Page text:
2. Lyn

    I to can relate very much to your story about cooking but I find it sad that my family or friends just don’t understand I had a stroke and I am now paralized on left side and have aabi injury now I’m now still learning to be a netterother toy 14year old twins

  3. Marianna

    I can relate completely on the needing silence… needing to focus.. I lost my left cerebellum almost 2 years ago to a stroke. I am still learning every day. xoxo

  4. That sounds familiar… Cooking was one of the things that I really struggled with for years, and I only got into it because I had to — I was taking care of someone who had even more problems than I did, and anyway it was a great way for me to really work on my timing issues. I had problems for years with anyone talking to me while I was cooking — I would fly into a rage, which wasn’t very fun for people who saw me going off the deep end, while holding a large, sharp knife 😉 In fact, people learned to just stay out of the kitchen when I was cutting things, because I could fly into a rage over what seemed like “nothing” to everyone else, and people were afraid that I would use the knife on them. Thankfully, this has changed. I have learned to tell people “I’m cutting with a knife right now and cannot talk to you and concentrate on cutting this carrot at the same time.” Other people have also learned to not interrupt me when I’m cutting, and not treat me like I’m deficient if I need to just concentrate on one thing at a time.

    It seems that people never pick *easy* things to discuss while I’m making supper — it’s always something socially complex or highly impactful… never something like “The weather was nice today.” 😉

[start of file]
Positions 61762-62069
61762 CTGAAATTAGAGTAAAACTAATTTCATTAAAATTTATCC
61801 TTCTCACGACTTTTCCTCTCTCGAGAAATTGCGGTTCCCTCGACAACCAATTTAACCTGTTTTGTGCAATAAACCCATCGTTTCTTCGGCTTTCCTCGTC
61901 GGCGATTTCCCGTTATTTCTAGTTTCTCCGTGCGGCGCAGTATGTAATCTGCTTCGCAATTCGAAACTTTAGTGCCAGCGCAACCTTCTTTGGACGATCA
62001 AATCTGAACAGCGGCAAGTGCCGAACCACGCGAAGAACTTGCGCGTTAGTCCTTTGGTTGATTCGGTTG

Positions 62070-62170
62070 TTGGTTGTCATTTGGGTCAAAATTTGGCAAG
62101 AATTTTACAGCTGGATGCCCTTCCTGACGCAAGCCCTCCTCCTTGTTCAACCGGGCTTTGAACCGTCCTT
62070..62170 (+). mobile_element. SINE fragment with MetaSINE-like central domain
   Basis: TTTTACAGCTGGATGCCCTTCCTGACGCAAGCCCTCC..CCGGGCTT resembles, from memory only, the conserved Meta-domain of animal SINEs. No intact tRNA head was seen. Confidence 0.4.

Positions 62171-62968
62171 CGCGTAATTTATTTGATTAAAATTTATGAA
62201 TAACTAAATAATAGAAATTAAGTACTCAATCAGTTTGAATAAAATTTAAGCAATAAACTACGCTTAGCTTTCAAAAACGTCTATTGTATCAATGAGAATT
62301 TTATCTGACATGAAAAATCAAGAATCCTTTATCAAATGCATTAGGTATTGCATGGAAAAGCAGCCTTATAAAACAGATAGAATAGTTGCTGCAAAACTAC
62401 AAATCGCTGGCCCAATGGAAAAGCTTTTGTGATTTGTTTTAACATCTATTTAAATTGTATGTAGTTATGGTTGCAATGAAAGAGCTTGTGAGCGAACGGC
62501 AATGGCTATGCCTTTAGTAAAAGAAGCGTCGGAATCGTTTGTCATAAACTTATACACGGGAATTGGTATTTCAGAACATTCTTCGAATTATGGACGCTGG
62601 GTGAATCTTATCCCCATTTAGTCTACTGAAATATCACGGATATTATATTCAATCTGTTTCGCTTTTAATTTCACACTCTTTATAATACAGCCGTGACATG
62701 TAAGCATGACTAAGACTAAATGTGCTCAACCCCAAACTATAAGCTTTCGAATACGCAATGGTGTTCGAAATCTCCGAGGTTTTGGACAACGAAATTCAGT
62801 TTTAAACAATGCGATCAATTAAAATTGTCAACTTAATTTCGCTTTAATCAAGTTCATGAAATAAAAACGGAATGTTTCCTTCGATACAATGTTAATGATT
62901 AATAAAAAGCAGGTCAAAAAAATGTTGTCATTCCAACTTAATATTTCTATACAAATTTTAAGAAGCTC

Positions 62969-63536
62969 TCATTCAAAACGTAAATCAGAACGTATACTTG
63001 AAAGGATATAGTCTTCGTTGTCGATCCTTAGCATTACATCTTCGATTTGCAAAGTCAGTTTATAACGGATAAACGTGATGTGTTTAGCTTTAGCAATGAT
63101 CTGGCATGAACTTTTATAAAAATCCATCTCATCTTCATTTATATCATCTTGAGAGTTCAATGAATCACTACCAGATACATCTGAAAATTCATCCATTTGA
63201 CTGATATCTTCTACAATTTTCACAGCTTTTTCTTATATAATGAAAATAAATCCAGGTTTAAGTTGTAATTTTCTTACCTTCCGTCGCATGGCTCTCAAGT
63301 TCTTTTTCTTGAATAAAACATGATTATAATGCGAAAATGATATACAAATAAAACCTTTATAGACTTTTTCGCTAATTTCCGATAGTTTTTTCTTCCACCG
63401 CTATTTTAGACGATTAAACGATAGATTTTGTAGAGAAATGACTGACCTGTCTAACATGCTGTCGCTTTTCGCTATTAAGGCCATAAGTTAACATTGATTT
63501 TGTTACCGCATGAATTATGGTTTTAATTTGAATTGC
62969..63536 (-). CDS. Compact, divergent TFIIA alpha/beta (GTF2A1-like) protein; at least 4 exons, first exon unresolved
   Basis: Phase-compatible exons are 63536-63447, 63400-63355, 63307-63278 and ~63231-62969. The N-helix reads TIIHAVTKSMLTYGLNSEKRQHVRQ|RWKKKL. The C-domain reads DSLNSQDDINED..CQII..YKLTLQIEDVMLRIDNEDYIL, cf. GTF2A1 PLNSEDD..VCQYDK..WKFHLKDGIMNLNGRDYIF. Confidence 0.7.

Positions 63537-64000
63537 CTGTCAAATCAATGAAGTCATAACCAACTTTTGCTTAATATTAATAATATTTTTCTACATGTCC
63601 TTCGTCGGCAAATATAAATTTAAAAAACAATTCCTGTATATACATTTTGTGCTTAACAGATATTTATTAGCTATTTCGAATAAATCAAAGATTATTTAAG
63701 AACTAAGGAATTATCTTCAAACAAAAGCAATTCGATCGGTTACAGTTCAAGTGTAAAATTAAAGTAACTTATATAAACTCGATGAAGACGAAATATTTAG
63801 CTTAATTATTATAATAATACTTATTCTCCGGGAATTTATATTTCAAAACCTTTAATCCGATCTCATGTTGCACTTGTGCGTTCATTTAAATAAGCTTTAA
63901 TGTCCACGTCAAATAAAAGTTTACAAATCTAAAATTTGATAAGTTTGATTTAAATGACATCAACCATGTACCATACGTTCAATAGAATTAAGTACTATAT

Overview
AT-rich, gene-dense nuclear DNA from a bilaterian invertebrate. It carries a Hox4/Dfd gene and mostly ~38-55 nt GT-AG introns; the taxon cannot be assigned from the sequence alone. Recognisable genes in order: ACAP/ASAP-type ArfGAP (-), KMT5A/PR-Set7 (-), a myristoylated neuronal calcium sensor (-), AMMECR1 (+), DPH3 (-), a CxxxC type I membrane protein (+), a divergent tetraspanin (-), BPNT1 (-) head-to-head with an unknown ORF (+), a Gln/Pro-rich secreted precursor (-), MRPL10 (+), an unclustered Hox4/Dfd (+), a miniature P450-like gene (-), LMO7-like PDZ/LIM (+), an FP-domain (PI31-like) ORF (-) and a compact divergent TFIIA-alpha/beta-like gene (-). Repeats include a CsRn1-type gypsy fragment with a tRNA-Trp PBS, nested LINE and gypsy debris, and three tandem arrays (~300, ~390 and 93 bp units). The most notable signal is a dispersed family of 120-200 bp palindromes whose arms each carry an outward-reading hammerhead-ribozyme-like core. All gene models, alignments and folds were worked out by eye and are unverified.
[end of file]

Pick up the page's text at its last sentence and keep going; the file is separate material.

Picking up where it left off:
I still struggle with the timing business, if I’m not paying close attention and thinking things through. I’ve had a couple of big screw-ups in the past several months, because I didn’t stop and think things through well enough. Fortunately, they turned out okay, and the problems were mostly about the emotional fallout and how to recover from my panic.

    It’s all a process. And I am learning more every day. At least I’m learning 😉

    Be well and keep on cookin’! It gets better with time and practice, so don’t give up.

  5. For me, pre-TBI, I used to *love* to bake, I found it relaxing as it was something I’d done growing up.

    Post-injuries, it’s something I do rarely, but no longer find enjoyable or relaxing.

  6. I was never a very good cook…Now, Post TBI…I’m hopeless in the kitchen! But my husband is tired of cooking…so I try…I really try hard…never mind that He is a fairly good cook, and I can’t do anything right! Oh well…what can I do? I just keep trying…

  7. Suzanne Ray

    Ironically, I used to be a home economics teacher and a project/time management instructor! The timing issue is one that still presents me with many problems. Last evening I was cooking a special meal for a friend and she called to tell me she was running early. Well, that sent me into a bit of a tizzy and it took awhile for me to recover because I had planned exactly when I needed to start cooking many of the foods I was planning to serve.
    For holiday gatherings with many family members, I try to plan meals that include side dishes that can be prepared a day or so in advance.

  8. Elizabeth

    Oh my gosh!!! That is totally ME!!! I just couldn’t figure out what was wrong, I could never put it into words… Thank you for expressing what I have not been able to do!